A pair of Schwab Advisor Services studies released June 19 focus on the opportunities for RIAs among the members of “Generation Now,” affluent people ages 30 to 45 who already control $3.5 trillion in investable assets.
While Bernie Clark, executive vice president and head of SAS at Charles Schwab Corp. (SCHW), says “the research clearly shows that the RIA model is right for these individuals,” advisors who assume they can attract and service these younger prospective clients with the same tactics employed for baby boomer clients will be disappointed.
In an interview at ThinkAdvisor’s offices on June 17, Clark pointed out that those RIA firms who already are having success with ‘Gen Now’ “tend to have a next-gen advisor” on their staff. Gen Now wants “more connectivity” with their advisors, he said, and “on their terms.”
Clark said that “to appeal to Gen Now, you have to look like them,” and since they have “new centers of influence,” often tied to their social media networks, advisors must figure out “how do you get into those places?”
In addition, RIA firms that “embrace technology” see it not as “a distraction,” but rather a business model that improves their firms’ efficiency while also serving as an entrée into Gen Now’s networks. That’s yet another reason for advisors to “hire more younger people with social media” expertise, Clark argued.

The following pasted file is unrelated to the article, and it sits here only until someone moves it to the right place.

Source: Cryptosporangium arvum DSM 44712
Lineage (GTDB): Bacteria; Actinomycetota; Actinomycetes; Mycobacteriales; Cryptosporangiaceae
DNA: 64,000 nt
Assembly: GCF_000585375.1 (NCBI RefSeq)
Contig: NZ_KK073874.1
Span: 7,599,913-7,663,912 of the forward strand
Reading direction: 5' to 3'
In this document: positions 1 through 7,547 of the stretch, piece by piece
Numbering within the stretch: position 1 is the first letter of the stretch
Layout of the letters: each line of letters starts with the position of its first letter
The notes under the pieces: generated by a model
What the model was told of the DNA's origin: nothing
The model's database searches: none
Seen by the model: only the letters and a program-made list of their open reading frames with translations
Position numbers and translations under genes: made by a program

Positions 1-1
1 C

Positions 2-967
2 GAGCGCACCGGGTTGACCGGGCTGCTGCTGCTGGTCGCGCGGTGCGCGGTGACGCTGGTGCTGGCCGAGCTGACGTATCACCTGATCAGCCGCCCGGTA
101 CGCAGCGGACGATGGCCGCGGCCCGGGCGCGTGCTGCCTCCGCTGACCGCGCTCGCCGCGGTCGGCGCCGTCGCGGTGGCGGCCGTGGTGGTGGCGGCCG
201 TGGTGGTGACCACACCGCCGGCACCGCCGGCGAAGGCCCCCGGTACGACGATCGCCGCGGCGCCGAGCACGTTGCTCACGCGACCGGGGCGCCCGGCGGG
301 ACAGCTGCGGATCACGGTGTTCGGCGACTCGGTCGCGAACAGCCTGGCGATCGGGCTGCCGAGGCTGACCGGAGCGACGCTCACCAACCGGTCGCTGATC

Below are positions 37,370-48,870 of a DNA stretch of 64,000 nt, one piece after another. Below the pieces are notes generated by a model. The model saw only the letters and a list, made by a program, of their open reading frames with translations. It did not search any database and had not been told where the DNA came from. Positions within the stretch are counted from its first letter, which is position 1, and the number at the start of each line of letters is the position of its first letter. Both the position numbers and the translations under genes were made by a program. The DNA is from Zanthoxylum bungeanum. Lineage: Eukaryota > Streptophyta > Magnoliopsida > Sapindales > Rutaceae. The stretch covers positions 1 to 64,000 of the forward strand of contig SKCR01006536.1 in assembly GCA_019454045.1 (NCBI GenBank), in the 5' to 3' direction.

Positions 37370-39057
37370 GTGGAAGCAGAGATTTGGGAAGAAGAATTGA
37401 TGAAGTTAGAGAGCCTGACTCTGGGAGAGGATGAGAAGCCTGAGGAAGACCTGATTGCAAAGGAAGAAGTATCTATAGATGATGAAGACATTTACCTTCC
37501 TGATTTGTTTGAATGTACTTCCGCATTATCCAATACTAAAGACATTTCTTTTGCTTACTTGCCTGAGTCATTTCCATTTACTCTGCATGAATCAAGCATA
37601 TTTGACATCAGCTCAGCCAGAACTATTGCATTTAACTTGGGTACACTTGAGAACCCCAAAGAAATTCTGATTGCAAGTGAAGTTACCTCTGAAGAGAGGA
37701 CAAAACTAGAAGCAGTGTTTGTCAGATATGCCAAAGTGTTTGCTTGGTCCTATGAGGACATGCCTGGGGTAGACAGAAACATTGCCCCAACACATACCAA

The “Generation Now” study was conducted in March and April of this year with 40 participants ages 30 to 45 with investable assets of at least $500,000 or a household income of at least $150,000. Schwab Advisor Services also released the findings of its 15th semiannual Independent Advisor Outlook Study (IAOS), which surveyed 720 independent advisors (all of whom custody with Schwab) from mid-April to early May. The findings of that study dovetailed with the opportunities presented by Gen Now, a term Schwab coined to reflect its belief that younger investors are a significant opportunity now, not in some ill-defined future, for advisors.
Generation Now Findings
The Gen Now study found that these younger affluent individuals share many of the same goals-based planning needs as boomers, which is valuable because “fractional points of return haven’t been driving the relationship” between RIAs and their clients, Clark said. However, they also have different characteristics.
For one, they’re more anxious, based on the experiences they’ve had with terrorism, the Great Recession, the dot-com and housing bubbles and pervasive unemployment, especially among younger people. They also tend to distrust financial institutions, reflected in the high levels of cash they hold in their portfolios. They can’t differentiate between different types of advisors, distrust the profession in general and feel that advisors don’t understand them. However, they hope for financial freedom, which they define as not having to worry about the unexpected, and they mostly want to feel sure that their income and investments will cover the costs of health care, education, housing and elder care expenses.